A light rescue truck, to be staffed with two firefighters, will be added to the city of Ann Arbor’s fire department fleet at a cost of $264,597. The purchase, from Ferrara Fire Apparatus, was authorized by the city council at its Sept. 17, 2012 meeting.
The light rescue truck will replace a heavy rescue vehicle, which is staffed with three firefighters. The heavy rescue vehicle dates from 2001 and was scheduled for replacement in 2015. It will be retained by the department as a reserve engine. An even older heavy rescue truck, dating from 1991, which is currently in reserve, will be sold at auction.
The city is contemplating a reconfiguration of its fire stations, which would re-open an old station but close two …
At its Feb. 7, 2011 meeting, as a part of its consent agenda, the Ann Arbor city council authorized the city administrator to negotiate a contract to get an analysis of and recommendations for Ann Arbor’s fire protection needs. The contract, for not more than $54,000, would be signed with International City/County Management Association (ICMA) Center for Public Safety Management.
The move comes in the context of two recent budget retreats conducted by the council, where the council discussed the possibility of transforming Ann Arbor’s fire department to a staffing arrangement that would combine full-time career firefighters with paid on-call firefighters.
The city’s current contract with the firefighters union IAFF Local 693 expired on June 30, 2010. Councilmember Stephen Rapundalo (Ward 2), chair of the council’s labor committee, reported at the council’s Jan. 18, 2011 meeting that the city had been negotiating with its firefighters since February 2010, and has used the services of a state mediator on three occasions. Concessions sought by the city from all its unions include a wage freeze and higher employee contributions to the health care and pension plans.
This brief was filed from the boardroom in the Washtenaw County administration building, where the council is meeting due to renovations in the city hall building. A more detailed report will follow: [link]
At their final meeting to discuss the city’s FY 2011 budget before its adoption next week, Ann Arbor city councilmembers focused on the East Stadium bridges reconstruction project and safety services – the possible layoffs of firefighters and police officers. While reconstruction of the bridges will be funded with money outside of the general fund, safety services account for around half of the city’s roughly $78 million general fund budget.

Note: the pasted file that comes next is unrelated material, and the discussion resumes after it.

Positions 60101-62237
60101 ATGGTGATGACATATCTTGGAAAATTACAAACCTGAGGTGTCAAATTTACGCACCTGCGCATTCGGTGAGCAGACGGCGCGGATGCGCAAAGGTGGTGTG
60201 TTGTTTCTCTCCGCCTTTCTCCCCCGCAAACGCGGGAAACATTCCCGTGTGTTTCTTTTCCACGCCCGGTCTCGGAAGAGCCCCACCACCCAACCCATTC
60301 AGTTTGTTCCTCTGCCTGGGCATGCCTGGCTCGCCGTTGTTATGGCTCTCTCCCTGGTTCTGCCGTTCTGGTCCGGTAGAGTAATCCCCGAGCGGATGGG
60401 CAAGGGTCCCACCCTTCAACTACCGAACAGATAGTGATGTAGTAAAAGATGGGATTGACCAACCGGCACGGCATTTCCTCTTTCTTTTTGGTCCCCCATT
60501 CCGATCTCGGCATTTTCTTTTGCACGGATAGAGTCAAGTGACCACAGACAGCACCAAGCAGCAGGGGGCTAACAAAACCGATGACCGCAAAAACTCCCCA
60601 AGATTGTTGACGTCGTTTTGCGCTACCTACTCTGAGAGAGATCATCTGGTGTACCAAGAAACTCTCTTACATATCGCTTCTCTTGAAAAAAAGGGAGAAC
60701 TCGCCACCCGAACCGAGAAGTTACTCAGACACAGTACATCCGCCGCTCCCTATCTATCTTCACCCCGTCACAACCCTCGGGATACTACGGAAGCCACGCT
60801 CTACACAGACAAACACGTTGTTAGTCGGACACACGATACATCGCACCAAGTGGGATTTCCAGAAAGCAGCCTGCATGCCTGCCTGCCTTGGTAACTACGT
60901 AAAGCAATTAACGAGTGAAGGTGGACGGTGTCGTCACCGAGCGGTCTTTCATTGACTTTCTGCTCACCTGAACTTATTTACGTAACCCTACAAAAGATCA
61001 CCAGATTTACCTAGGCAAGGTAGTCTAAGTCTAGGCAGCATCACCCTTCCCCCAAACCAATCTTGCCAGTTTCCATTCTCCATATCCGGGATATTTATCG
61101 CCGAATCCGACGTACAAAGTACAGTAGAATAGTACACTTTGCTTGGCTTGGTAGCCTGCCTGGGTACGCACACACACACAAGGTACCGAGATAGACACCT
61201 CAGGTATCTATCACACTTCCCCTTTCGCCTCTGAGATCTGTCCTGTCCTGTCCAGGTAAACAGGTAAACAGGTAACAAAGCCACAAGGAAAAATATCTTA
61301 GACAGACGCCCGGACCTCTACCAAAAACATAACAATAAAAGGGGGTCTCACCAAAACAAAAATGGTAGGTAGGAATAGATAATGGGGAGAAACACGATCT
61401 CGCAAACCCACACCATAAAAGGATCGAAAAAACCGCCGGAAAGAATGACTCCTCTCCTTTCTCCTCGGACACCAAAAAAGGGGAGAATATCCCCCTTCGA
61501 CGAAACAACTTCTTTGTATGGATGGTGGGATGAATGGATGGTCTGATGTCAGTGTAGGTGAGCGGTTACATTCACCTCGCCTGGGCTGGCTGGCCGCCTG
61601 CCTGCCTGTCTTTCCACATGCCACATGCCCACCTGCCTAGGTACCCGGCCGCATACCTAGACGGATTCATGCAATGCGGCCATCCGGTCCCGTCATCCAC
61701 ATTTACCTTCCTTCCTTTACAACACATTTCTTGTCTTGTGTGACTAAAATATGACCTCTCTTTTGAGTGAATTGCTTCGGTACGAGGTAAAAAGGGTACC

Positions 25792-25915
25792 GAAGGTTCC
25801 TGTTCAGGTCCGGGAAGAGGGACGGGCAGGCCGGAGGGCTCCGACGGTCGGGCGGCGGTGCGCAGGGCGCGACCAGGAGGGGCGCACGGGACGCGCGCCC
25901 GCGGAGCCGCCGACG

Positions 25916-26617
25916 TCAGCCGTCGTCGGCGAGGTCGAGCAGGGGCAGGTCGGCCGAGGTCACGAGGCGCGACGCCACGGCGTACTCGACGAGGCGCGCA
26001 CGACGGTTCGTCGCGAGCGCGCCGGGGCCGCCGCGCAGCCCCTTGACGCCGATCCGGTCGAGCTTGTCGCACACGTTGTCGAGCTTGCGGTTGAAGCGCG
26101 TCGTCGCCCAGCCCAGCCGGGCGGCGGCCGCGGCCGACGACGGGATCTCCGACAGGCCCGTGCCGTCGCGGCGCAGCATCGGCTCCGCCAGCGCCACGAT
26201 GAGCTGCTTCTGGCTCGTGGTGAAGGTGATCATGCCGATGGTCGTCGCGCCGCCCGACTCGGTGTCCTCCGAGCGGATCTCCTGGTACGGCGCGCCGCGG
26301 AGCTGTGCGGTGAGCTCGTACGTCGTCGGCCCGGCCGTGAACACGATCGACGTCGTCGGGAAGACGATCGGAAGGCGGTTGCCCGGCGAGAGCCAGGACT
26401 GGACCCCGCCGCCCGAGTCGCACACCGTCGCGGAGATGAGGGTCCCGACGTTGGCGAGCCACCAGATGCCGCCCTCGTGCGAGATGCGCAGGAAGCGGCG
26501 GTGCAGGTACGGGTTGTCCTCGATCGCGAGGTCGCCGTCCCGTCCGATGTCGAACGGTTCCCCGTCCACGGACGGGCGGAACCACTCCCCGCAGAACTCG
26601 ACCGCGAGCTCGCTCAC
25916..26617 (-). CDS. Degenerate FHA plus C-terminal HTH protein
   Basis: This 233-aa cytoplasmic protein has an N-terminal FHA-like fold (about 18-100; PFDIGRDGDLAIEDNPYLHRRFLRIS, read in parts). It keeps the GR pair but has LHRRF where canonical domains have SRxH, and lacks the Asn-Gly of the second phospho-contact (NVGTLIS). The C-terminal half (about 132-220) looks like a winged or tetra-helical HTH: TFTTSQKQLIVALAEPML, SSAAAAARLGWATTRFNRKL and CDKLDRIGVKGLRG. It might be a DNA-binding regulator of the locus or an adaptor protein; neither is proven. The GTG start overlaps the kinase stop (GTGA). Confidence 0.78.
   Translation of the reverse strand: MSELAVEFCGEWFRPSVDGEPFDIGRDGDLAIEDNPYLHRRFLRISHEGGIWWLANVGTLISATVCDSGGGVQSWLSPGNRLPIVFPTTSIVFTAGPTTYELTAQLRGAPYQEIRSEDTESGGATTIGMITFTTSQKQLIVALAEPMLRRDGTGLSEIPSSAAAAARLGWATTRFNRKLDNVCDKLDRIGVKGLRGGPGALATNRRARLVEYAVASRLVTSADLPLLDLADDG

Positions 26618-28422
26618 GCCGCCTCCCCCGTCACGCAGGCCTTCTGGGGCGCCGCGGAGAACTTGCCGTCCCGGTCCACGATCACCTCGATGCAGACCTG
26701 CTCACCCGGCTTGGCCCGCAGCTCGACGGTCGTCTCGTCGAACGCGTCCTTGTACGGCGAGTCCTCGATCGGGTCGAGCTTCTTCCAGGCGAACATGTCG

Margie Teall (Ward 4) and mayor John Hieftje had indicated at the council’s May 3, 2010 meeting that they hoped a $2 million payment to the city from the Downtown Development Authority would be authorized by the DDA’s board later that week. They’d said they intended to use that payment to stave off as many layoffs in safety services as possible, as well as to keep human services funding at last year’s levels.
Although the DDA approved the $2 million for the city two days later on a 7-4 vote, details were scant on Monday night about how the money might be used – how many positions would still need to be cut, and where those cuts would come.
Dominick Lanza, the city’s fire chief, and Barnett Jones, the chief of police, spoke about specific negative impacts on services that would result from the layoffs scheduled in this year’s budget, unless amendments are made next week.
How grim does the situation look from inside safety services? At one point, Jones paused nearly 10 full seconds before responding to a question from Sandi Smith (Ward 1). She’d asked him to comment on how community standards positions might be filled. When he finally did answer, Jones began by saying, “I really don’t want to.”
The ball in Times Square has dropped a couple hours earlier.
Now, Terry Pappas, shift supervisor at Huron Valley Ambulance, is on the line with an elderly caller who’s lying on the floor, unable to get back into her chair.
“I know you’re miserable,” Pappas comforts the caller, as they wait together for the ambulance to arrive.
And then, still lying on her side on the floor of her apartment, still audibly in distress, the caller musters a surprising bit of cheer. She offers Pappas the salutation of the night: “Happy New Year!” Pappas responds in kind. The caller tells Pappas she didn’t watch the ball drop – you know what’s going to happen, she says … it drops every year.
A few minutes later, HVA staff can be heard in the background. They confirm for Pappas that they’re on the scene, and Pappas and her crew move on to fielding other calls.
It was not by accident that The Chronicle chose to spend part of New Year’s Eve with Huron Valley Ambulance.
Along Zeeb Road just north of Washtenaw County’s Western County Service Center, The Chronicle noticed a small green sign with white lettering that read: “Reflective Address Signs Available Here!”